Journalists have condemned the Indian government's decision to ban a news channel for a day over its coverage of a terror attack on an air force base earlier this year. Murali Krishnan reports from New Delhi.
On Monday, November 7, one of India's major broadcasters, NDTV, challenged the government's one-day ban on its Hindi-language channel in the country's Supreme Court. The ban has been put on hold after the apex court agreed to hear NDTV's appeal on Tuesday.
The officials decided to ban NDTV India last week over allegations that the channel gave out "sensitive" information during its coverage of a January attack on the Patkhankot air base. The government said the information could have been used by the terrorists' handlers, thus threatening the national security.
In its statement, the ministry said that NDTV disclosed details about the ammunition on the airbase "which was likely to be used by the terrorists themselves or their handlers to cause massive harm not only to national security, international standing of the country but also life of civilians and defense personnel."
Indian air force's base in Pathankot was attacked on January 1 by alleged terrorists from Pakistan. Seven Indian soldiers and six militants were killed in the assault.
The state of free speech in India
The government's decision to temporarily ban NDTV's coverage was widely censured by activists, journalists' unions and opposition politicians. They accuse the ruling Bharatiya Janata Party (BJP) of singling out NDTV due to its independent news and of muzzling free speech in the country.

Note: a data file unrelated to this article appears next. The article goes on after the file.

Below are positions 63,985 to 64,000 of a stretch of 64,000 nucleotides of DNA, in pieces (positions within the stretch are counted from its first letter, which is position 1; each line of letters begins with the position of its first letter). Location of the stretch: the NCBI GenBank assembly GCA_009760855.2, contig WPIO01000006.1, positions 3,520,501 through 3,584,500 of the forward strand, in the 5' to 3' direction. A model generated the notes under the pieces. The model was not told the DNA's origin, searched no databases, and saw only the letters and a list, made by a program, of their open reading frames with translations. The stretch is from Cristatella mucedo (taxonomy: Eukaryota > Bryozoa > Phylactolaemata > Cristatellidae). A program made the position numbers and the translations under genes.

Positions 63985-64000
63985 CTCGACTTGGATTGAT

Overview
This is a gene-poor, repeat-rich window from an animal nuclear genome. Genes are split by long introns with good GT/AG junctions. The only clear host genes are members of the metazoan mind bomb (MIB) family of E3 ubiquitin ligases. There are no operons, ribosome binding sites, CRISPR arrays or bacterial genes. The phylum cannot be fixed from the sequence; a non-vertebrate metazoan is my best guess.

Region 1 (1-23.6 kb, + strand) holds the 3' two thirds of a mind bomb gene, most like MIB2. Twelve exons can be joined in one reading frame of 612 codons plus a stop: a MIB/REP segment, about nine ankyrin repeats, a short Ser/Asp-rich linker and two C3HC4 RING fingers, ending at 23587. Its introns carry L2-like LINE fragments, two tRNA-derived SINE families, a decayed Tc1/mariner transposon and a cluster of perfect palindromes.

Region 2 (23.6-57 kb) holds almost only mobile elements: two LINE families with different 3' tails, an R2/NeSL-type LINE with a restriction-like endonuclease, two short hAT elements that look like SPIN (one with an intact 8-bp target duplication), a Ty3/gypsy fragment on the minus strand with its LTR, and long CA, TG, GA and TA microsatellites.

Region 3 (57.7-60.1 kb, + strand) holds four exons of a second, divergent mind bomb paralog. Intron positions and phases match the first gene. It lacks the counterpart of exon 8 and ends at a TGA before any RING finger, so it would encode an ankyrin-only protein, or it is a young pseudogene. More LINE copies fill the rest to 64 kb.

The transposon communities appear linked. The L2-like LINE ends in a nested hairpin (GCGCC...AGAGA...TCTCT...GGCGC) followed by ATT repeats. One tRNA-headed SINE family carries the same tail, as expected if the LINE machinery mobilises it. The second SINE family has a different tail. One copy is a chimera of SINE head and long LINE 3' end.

"This (the ban) is ridiculous and arbitrary. This is blatant censorship," Sevanti Ninan of the Hoot monitoring group, told DW.
Sandeep Bhushan, a media commentator, said the allegations against NDTV were baseless. "The channel did not reveal anything which was not there in the public domain and which was not reported by other TV channels and newspapers. This is an attempt to control the press," Bhushan told DW.
Media censorship is not new in India. In the past, writers, academics and artists have also come under attack from politicians and religious groups, and various films, theater plays, books and paintings have also been banned.
But media activists and journalists now fear a bigger and more organized attempt from the government to rein in the freedom of speech.
Last year, the information and broadcasting ministry prohibited broadcasters from the "live coverage of any anti-terror operation by security forces, wherein media coverage shall be restricted to periodic briefing by an officer designated by the appropriate government authority."
Modi government slammed
Many believe the government wants to control the media by using the national security pretext.
The Editors Guild of India, an organization representing the editors of newspapers and magazines, billed the ban order as a direct violation of press freedom in the country.
"This first-of-its-kind order to impose a blackout has seen Prime Minister Narendra Modi's government entrust itself with the power to intervene in the functioning of the media and take arbitrary punitive action as and when it does not agree with the coverage," Raj Chengappa, the Guild's president, told DW.
NDTV's competitors have also slammed the decision.
"We express deep concern. This is saddening," famous TV anchor Rajdeep Sardesai, who works for the India Today channel, told DW.
Ravish Kumar, NDTV India's editor who presented the Pathankot live coverage, believes the Supreme Court would be the best judge on the issue.
"We will wait. Let us see what the Supreme Court decides," Kumar told DW.
Experts say the Supreme Court's Tuesday judgment on the NDTV ban would set a benchmark for the freedom of press in India. If the decision goes in favor of the channel, the government would refrain from such actions in the future.